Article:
My first encounter with cloud computing was in the early 2010s. It took the form of a problem—a crisis, even—that needed solving. By crisis I don’t mean a serious issue such as climate change, but rather the kind of business problem that’s treated as an existential threat, prompting late nights and “all hands on deck” emails from management.
In this case, it was a problem caused by a system that couldn’t keep up with demand. I worked for a company that I’ll call Libros, which ran a book-ordering website. The website was powered by servers located on-premises—that is, within our data center. A data center is a kind of specialized warehouse used to house computers known as servers. These computers are called servers because, unlike your personal computer, they are used to serve many people simultaneously. When you use a web application such as a banking website, there are servers in data centers behind the scenes. In a data center, you’ll also find the data storage, networking, and other equipment that together form computational systems.
Early in my career, I spent many hours in places like this. They’re kept very cold—think of the bone-deep chill of a February day—to prevent the equipment, which generates heat (lots of heat), from burning out. They’re also easy places to get injured. Although it was years ago, I can still vividly remember cutting my fingers (sometimes very badly) on the rails used to hold servers in place. No matter how many servers you successfully installed, there’d always be a few which were difficult to place, requiring careful work with hard metal and plastic in small spaces, a perfect recipe for cuts and pinches. It was an occupational hazard for many of us in those days, and we considered it a badge of honor.
Our data center worked, but the servers it hosted could become slow or unresponsive if there was too much customer demand. (“Too much” is a relative term: the amount of work a server can do is based on factors like the amount of memory and processing capacity it has—just like your laptop but on a bigger scale.) That was the source of the crisis at Libros: every year, as the popularity of our website grew, the system became more strained. Customers complained about slow response times, lost orders, and other annoyances. Upset customers meant lost revenue, which made our executives angry, who in turn made our managers demand solutions.
The trouble was that solving the problem required installing new servers. And new servers required money the company was unwilling to spend—a few million, not a trivial investment. So there we were, my colleagues and I, facing pressure to fix a problem but not provided with the tools to do it. There was another challenge: even if we were granted the money for the new servers, additional demand might easily outrun the added capacity, placing us back at square one. That is, by the time my colleagues and I finished installing the new servers—shivering and slicing our hands open in the data center—so many more users might be trying to access our website that the new infrastructure wouldn’t make much difference. Think of building a highway: if it fills up with cars right away, the traffic is just as bad as before.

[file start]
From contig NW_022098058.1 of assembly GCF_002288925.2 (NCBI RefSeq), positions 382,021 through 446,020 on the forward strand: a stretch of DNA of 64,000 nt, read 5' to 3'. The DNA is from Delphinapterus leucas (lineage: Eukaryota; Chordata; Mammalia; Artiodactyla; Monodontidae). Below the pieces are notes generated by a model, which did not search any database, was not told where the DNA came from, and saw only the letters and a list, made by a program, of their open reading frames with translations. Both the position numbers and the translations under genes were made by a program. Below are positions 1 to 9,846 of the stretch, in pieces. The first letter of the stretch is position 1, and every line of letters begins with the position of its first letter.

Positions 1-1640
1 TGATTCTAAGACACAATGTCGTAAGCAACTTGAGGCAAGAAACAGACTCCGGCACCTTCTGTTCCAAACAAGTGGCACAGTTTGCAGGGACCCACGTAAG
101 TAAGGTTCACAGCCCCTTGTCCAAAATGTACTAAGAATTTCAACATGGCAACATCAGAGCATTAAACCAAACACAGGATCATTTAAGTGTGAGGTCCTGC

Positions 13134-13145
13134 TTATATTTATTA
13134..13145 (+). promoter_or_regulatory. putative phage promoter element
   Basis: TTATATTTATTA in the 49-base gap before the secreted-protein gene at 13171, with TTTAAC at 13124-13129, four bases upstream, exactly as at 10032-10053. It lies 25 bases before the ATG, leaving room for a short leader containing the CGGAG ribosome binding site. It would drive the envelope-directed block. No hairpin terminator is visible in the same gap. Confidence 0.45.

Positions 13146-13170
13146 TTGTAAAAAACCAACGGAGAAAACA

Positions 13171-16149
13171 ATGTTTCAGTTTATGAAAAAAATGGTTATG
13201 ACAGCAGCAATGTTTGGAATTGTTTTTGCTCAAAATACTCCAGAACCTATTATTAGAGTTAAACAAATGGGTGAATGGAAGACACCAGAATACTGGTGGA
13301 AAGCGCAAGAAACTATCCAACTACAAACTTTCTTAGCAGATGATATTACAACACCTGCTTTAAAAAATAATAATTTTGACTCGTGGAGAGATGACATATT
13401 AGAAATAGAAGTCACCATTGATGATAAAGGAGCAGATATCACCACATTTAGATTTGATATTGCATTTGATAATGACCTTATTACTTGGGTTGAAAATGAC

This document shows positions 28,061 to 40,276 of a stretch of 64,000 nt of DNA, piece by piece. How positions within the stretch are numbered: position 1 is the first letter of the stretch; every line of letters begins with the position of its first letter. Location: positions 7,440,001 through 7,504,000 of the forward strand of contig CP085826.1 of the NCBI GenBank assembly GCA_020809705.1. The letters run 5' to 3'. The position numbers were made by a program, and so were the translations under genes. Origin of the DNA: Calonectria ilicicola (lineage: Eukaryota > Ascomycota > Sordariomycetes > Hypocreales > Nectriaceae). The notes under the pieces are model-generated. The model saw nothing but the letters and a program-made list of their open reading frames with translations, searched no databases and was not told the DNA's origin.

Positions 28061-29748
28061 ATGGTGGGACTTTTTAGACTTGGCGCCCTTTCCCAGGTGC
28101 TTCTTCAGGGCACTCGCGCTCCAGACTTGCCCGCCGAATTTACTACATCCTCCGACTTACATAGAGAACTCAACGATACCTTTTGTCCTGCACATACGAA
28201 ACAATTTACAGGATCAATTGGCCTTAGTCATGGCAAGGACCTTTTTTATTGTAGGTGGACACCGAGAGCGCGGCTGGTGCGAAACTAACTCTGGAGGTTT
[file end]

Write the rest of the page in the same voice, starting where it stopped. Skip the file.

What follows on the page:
What to do? The way we solved this problem was by turning to cloud computing, a new offering at the time—so new, in fact, that most techies and managers were unaware of it and, outside of early enthusiasts, those who were familiar with it harbored deep suspicions. (“No cloud” policies were not uncommon at the time.) We had no way of knowing that the technology we used to address our specific challenges, as helpful as it was from a technical point of view, would grow over the next several years to become extraordinarily large—indeed, to become the dominant form of computing, with immense consequences for the world’s political economy and for how the power of computation would be used and abused. What few people realize today is that, in those early days, the move to the cloud mostly wasn’t a top-down decision. It was typically brought into shops quietly, surreptitiously or against management objections, by the engineers themselves, simply because it made their jobs a little easier. We let the behemoth in through the backdoor.
Fee Fi Fo Fum
As our team at Libros sweated, one of my colleagues, always on the lookout for new tech industry trends, tentatively suggested a relatively new service from Amazon called Elastic Beanstalk. In those days, before Amazon’s rise into ubiquity, our first question was: Amazon? The bookseller? Naturally, the second question was: What the hell is an elastic beanstalk? We knew what the words “elastic” and “beanstalk” meant separately, but together it seemed like a nonsensical word sandwich.